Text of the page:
Is in the process of cutting 120 federal programs identified as either wasteful or unnecessary (2010)
Established a bipartisan commission on fiscal responsibility, staffed by House and Senate members and private citizens, tasked with submitting proposals to balance the budget (2010) * Note: In the face of Republican opposition, the powers of the commission were watered down
Established a bipartisan commission on the future of Social Security, tasked with submitting proposals to preserve and strengthen Social Security (2010) * Note: In the face of Republican opposition, the powers of the commission were watered down
Cut $20 billion from federal budget and has pledged to cut at least this much every year (2010)
Ultimately decided to cancel planned new presidential helicopter fleet and stick with marine One (2010)
Freezing all discretionary spending for next three years, except on national security (2010)
Presidential Memoranda to freeze discretionary awards, bonuses, etc. for federal political appointees (2010)
Beginning to use “Pay-As-You-Go” (Pay-Go) to offset budget expenditures with budget cuts or revenue enhancements (2010)

Removed Bush era restrictions on embryonic stem-cell research (2009)
Federal support for stem-cell and new biomedical research (2009)
Expanded the SCHIP program to cover health care for 4 million more children (2009)
Established an independent commission to make recommendations on slowing the costs of Medicare (2009)
Reversed some of the Bush-era restrictions that prevented Medicare from negotiating with pharmaceutical firms for cheaper drugs, allowing government to again competitively bid (2009) * Note: Obama had promised to lift all restrictions but, while he did negotiate with drug companies for them to lower their costs the deal only lifted some restrictions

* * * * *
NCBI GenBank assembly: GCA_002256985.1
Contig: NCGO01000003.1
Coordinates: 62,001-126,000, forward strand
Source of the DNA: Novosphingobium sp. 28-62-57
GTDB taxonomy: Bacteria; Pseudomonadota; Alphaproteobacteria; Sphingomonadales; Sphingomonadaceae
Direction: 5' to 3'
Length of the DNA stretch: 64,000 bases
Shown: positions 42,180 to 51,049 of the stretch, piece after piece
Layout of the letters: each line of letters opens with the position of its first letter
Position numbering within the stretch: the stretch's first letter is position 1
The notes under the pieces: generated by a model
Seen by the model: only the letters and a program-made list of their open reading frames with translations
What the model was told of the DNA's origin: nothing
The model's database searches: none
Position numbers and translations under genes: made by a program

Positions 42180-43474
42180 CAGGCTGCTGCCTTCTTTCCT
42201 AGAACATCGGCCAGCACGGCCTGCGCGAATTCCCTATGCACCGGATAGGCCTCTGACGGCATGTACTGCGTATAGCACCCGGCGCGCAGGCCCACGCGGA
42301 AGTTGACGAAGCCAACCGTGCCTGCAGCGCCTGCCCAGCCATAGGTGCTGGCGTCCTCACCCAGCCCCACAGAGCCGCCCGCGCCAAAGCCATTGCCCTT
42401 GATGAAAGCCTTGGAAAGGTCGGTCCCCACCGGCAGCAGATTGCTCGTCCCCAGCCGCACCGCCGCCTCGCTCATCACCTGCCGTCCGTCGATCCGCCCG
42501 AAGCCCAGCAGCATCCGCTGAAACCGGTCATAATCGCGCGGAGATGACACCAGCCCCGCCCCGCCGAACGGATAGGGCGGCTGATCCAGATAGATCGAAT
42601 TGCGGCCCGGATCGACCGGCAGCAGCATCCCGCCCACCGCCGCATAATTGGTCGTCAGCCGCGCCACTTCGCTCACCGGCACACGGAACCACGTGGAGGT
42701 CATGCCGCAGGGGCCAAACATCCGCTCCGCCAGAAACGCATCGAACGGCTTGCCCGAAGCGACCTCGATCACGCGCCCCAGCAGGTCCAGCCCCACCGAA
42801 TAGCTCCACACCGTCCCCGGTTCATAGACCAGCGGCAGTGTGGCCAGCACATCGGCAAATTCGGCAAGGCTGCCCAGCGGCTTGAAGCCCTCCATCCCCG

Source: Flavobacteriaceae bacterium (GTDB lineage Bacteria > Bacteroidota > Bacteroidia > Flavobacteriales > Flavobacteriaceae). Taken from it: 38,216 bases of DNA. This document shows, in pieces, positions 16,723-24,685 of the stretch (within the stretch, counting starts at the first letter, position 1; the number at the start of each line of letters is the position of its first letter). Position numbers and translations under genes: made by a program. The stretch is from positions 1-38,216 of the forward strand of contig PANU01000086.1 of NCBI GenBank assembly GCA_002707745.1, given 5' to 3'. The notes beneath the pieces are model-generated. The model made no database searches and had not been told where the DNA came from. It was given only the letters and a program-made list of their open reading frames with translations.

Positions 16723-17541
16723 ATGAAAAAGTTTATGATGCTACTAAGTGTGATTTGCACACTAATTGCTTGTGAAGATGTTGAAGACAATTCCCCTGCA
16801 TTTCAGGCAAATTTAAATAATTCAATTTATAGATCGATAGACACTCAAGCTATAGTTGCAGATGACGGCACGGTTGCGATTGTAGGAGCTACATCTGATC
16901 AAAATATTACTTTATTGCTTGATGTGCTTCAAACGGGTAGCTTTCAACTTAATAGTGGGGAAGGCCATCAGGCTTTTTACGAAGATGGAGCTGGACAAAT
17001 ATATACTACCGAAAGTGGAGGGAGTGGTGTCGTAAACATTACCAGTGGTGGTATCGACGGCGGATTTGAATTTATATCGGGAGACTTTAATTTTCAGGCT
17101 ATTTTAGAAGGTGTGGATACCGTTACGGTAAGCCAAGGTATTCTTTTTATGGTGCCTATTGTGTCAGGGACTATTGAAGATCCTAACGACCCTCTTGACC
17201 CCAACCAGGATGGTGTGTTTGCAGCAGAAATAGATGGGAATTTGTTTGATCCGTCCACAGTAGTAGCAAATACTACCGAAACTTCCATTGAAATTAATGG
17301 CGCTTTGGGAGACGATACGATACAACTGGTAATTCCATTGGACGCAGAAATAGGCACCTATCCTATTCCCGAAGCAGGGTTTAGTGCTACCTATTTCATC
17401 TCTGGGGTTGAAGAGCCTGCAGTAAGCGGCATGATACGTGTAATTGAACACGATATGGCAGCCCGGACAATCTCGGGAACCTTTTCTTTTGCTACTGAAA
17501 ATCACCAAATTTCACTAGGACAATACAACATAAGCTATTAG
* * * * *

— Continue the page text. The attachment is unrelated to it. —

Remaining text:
Expanding government vaccination programs (2009)
Issued new disease prevention guidelines and priorities for the CDC (2009)
Authorized the FDA to finally begin regulating tobacco (2009)
Tasked federal labs to prioritize research on and deployment of H1N1 vaccines (2009)
Asked multiple congressional committees to bring forward a healthcare reform bill; held dozens of public hearings and town halls on the issue (2009) (2010)
Established a new council on National Prevention, Health Promotion, and Public Health to be chaired by Surgeon General and charged with promoting healthy lifestyles and integrative healthcare (2010)
When accusations to the contrary arose, an Executive Order was signed to reaffirm that federal funds are not to be used for abortion services (2010)
Historic healthcare reform bill signed – $940 billion over 10 years (2010) * Note: 32 million additional Americans will receive healthcare coverage and costs will be lowered for most Americans, but many of the goals are phased in over four years
Components of the bill:
- Prevents insurance companies from denying coverage to individuals/family members with pre-existing health conditions; a temporary plan is being developed to cover high-risk individuals with pre-existing conditions until the full reforms go into effect in 2014
- Prevents insurance companies from placing lifetime limits on benefits
- Bans “rescission” so insurance companies can’t cancel coverage if individuals keep their policies current or if they become ill
- An individual’s out-of-pocket healthcare expenses are capped